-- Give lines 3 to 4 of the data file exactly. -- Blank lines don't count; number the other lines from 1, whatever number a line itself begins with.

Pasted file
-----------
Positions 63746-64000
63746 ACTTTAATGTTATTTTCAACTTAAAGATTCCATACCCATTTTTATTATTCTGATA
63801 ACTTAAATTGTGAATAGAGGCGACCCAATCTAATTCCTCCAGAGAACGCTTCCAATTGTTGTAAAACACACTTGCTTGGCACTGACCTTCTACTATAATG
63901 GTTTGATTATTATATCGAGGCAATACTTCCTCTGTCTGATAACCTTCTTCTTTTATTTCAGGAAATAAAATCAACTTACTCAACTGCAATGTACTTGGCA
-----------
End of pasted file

63801 ACTTAAATTGTGAATAGAGGCGACCCAATCTAATTCCTCCAGAGAACGCTTCCAATTGTTGTAAAACACACTTGCTTGGCACTGACCTTCTACTATAATG
63901 GTTTGATTATTATATCGAGGCAATACTTCCTCTGTCTGATAACCTTCTTCTTTTATTTCAGGAAATAAAATCAACTTACTCAACTGCAATGTACTTGGCA